Family tragedy helped me face my emotions instead of avoiding them

The Channels Opinion Pages | STAFF COLUMN

August Lawrence, Opinion Editor

The announcement woke me up without warning.

My mother’s voice came crashing into my room as she shouted from downstairs, “Your aunt had a stroke. Your uncle and I are going after the ambulance to the hospital.” 

I let the news roll over me as I laid in bed. Then, without thinking, I dressed and rushed down the street to my aunt’s house to see what help I could offer.

I love my aunt.

Learning she was on death’s door should have made me cry or punch my pillow in anger. Instead, I had a sense of removal and didn’t know how I was supposed to feel about the whole situation.

Honestly, I’ve never known how to handle emotions properly, and in a healthy way.

But this recent episode of my aunt being rushed to the hospital made me realize how important it was for my own physical and mental well-being that I learned to process emotions as a mature adult—not just stuff them down and emotionally numb myself.

My aunt was admitted to the hospital because a ruptured vein was building pressure between her brain and skull.

I’ve always acted cool in critical circumstances, and felt like I  knew what to do to quell the situation. However, expressing my feelings has never been easy and opening up is something I rarely do.

I’ve never known how to react to bad news, or in the middle of an emotionally-charged conversation.

I’m usually the one who supports others. I held and comforted my sister as she broke down after the discovery of our grandmother’s tumor. I carried my friend’s dead cat home because he was too distraught to look at his pet’s corpse.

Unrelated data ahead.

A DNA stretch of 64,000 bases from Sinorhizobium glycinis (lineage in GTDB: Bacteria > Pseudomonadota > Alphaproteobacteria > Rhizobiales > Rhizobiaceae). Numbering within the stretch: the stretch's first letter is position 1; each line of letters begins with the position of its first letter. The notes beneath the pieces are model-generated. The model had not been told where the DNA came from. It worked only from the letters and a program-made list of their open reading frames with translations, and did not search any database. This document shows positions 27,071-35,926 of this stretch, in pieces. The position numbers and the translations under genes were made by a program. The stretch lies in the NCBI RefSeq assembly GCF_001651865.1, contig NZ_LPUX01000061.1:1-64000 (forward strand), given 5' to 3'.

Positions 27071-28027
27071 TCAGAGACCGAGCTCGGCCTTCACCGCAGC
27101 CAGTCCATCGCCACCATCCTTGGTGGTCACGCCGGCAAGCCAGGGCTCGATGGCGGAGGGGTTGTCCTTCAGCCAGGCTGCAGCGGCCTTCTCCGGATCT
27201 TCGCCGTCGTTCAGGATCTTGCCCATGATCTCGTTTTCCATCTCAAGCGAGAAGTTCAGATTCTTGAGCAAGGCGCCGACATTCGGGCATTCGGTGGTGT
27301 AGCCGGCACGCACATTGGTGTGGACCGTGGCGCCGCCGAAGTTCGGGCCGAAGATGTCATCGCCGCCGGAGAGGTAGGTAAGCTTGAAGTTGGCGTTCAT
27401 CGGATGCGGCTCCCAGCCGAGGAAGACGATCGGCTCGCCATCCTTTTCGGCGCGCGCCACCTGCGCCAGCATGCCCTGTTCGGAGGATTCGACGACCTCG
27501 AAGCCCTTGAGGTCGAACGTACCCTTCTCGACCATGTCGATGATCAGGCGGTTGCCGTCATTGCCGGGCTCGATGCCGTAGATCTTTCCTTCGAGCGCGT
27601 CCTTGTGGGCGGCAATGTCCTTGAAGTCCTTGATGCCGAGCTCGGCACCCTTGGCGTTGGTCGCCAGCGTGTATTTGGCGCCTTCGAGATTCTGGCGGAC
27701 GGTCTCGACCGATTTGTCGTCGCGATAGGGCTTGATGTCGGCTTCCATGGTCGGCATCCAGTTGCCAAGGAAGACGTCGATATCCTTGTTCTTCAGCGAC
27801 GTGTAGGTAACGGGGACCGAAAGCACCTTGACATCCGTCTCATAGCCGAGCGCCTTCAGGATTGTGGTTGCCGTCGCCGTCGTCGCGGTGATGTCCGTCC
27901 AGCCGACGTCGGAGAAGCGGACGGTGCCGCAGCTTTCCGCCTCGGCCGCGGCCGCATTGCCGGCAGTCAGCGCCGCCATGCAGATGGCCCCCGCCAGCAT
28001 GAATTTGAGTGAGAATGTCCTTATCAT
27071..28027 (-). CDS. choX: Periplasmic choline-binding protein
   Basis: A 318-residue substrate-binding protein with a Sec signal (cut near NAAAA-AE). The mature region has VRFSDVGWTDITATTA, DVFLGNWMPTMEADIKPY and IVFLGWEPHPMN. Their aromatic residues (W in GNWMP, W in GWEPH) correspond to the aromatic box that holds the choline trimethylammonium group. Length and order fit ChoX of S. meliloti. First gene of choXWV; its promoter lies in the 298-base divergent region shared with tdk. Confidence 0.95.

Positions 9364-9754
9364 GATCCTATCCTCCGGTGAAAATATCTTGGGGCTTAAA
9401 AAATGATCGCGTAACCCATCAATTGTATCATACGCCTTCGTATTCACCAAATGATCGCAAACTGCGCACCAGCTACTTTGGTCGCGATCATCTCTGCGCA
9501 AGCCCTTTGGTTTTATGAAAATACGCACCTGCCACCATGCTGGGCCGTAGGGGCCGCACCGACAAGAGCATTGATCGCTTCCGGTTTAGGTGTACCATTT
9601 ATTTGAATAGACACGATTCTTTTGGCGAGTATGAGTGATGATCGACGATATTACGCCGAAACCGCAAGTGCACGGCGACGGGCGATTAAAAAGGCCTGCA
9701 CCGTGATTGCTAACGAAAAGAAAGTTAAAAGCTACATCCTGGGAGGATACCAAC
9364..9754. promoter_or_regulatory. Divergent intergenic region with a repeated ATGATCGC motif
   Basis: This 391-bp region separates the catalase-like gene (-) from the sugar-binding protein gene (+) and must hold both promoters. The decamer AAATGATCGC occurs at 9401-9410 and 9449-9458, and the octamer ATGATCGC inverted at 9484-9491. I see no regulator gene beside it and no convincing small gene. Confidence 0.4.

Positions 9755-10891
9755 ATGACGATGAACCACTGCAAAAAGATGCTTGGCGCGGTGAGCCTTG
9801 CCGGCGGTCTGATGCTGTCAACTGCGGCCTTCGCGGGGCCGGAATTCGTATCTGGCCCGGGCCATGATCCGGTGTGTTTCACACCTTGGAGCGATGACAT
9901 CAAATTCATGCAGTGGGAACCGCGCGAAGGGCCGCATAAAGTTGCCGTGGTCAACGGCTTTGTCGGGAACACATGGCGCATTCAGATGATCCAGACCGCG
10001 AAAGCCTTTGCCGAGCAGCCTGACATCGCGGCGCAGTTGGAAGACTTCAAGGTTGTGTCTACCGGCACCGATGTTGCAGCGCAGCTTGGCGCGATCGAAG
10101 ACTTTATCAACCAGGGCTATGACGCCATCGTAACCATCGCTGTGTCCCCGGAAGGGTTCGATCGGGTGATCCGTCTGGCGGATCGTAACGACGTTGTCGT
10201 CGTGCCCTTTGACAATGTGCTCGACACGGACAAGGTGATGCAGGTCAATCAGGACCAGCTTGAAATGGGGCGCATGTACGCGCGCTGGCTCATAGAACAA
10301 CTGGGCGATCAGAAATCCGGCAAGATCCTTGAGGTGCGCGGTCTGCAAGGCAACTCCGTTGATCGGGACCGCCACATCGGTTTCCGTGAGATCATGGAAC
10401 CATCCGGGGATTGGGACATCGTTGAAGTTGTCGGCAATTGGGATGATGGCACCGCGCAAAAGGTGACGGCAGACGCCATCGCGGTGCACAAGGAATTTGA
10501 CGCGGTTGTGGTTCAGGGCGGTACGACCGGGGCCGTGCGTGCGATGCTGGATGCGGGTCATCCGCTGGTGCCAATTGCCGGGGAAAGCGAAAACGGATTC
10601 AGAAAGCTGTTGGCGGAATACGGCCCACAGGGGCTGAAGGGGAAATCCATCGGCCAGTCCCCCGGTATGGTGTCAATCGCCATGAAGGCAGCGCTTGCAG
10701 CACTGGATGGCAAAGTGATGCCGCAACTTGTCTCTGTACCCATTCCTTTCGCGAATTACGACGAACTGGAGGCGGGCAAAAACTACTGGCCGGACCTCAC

I never gave myself time to reflect on my own emotions. I always figured it selfish to feel bad or sad when there is somebody else who visibly feels worse.

Since my aunt’s admittance to the ICU, I’ve been assisting my uncle and cousins with basics such as dog care, housework and prepping meals.

But when I’m not busy chopping wood or refueling propane tanks, I’m left alone with the freedom to think about my intubated aunt. This idle time is when the negative thoughts come seeping in.

I think the reason I’ve gone out of my way to help others is to distract myself from thinking about my aunt.

I feel guilty for harboring any feelings of self-pity or reflection. My aunt’s immediate family hasn’t shown any sign of morbid reflection or doubt, even though they have a deeper connection with her than I do.

It’s been visually obvious to me that my cousins and uncle have spent this past week with a metaphorical rain cloud over their heads at all times. Yet they still bring in 25 pounds of fish every day, and are still able to clear out five feet of marshland in 10 hours. They’re hurting, yet still strong enough to go about their daily lives.

I don’t know the proper amount of sorrow, empathy and pain I’m allowed to have or show. I was taught that conveying these was a sign of weakness.

This past week my cousins held long conversations about their feelings, their fears and their hopes for the future.

Experiencing this family tragedy with them, seeing how it affected those whom I respect and model myself after has shown me how I need to open myself up. To let life affect my emotional side more.

Learning to open up is going to be hard, but I know that if I want to grow as a human being I need to accept and experience all of life’s experiences, good and bad.

So what if other people know how much pressure I’ve been under, or how grief-stricken I’ve been. That’s only human.